The growth of powerful radical Islamist forces has scared a lot of countries. One could (falsely) romanticise the PLO as a progressive national liberation movement. But Hamas, Hizbullah and their patron, Iran, even Muslim countries would agree, are a harder sell.

It’s easy to be misled by elements of Western media and academia that seem to prefer terrorists and radical Islamists to Israel. The diplomatic balance sheet from Israel’s standpoint is quite good, pretty remarkably good, better than it has been for a very long time.

Of course, I have to add quickly that there are real problems, disagreements, and specific frictions. I’ll come to that in a moment. But first the good news:

Countries with which Israel has great relations: Australia, Canada, Denmark, France, Germany, India, Italy, Japan, South Korea, the United States, and also those of the European Union and Nato. Moreover, there is a long list of former Soviet Bloc states which understand the difference between a democratic state defending itself and a bunch of ideologically driven, dictatorship-worshipping terrorists. They include the new EU chair, the Czech Republic, and a dozen others, of which Azerbaijan, Georgia, Lithuania and Poland can stand as examples. And last but not least most of sub-Saharan Africa, Asia, and Latin America.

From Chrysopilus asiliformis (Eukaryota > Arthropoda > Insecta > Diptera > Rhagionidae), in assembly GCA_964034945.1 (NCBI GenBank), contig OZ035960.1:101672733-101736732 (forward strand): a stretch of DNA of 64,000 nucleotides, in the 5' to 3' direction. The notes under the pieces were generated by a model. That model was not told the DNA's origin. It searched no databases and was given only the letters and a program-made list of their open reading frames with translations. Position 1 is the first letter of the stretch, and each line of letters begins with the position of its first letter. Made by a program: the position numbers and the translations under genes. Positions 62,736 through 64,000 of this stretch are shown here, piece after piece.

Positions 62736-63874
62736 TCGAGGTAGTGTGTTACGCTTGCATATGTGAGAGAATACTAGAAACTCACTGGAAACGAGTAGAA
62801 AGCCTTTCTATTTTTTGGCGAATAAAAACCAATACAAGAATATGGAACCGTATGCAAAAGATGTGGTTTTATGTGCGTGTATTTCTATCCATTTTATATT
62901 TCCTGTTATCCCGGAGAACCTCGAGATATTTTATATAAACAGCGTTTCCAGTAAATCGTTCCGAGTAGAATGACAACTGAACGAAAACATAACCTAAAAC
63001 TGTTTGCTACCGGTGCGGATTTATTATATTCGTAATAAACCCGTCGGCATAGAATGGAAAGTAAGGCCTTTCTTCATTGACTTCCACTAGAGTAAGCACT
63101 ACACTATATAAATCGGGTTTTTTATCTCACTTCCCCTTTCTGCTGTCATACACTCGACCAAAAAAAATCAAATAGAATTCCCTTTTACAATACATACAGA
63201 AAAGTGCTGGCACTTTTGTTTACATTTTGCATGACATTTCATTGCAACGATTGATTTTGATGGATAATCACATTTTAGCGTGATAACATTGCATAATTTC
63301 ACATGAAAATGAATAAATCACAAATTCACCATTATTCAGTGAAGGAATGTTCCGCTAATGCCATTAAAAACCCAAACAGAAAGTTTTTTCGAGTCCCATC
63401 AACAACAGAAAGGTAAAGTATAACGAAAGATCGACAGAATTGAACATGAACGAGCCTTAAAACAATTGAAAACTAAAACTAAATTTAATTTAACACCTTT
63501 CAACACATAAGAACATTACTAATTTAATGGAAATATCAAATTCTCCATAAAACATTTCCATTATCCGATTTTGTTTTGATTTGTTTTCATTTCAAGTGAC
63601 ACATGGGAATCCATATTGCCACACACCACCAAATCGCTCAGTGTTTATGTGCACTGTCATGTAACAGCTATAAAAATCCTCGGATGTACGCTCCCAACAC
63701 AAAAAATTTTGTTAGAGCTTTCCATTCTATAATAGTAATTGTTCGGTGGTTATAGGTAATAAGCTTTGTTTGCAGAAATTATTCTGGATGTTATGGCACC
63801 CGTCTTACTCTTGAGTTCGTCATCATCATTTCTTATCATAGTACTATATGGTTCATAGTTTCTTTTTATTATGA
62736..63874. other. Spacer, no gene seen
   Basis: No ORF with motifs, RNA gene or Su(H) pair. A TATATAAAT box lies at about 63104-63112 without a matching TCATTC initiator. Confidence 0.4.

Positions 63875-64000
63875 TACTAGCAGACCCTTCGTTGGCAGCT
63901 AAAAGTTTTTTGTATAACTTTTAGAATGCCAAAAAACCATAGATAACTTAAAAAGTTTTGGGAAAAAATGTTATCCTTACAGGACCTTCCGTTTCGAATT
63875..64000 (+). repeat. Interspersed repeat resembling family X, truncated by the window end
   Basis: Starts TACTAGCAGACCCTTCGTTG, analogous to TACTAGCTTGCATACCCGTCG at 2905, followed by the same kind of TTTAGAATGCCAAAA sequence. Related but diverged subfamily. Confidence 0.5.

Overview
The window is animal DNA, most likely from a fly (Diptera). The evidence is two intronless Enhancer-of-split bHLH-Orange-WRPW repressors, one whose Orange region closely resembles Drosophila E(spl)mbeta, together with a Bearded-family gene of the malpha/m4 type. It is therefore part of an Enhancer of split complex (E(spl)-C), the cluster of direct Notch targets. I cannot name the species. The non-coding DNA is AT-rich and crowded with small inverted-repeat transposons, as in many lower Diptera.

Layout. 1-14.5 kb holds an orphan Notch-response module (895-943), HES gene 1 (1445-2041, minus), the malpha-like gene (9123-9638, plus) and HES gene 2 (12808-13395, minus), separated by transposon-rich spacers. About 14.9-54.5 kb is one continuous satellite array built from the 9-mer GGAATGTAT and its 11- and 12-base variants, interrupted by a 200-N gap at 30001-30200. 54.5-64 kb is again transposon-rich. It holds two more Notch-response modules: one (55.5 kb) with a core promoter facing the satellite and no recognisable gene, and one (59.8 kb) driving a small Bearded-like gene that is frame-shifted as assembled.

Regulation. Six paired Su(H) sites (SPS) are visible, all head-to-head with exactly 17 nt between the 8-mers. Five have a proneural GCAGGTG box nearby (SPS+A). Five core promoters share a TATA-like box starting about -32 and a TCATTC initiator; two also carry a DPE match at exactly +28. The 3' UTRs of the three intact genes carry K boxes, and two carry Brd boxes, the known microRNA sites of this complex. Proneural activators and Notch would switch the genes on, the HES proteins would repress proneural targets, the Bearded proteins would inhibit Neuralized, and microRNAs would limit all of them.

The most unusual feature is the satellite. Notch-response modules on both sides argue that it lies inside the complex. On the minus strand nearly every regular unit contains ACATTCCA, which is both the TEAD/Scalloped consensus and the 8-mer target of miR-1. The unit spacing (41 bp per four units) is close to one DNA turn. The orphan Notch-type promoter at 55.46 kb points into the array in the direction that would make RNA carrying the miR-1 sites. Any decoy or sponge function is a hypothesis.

Countries with which Israel has good relations: China, Russia, and Turkey. See details below.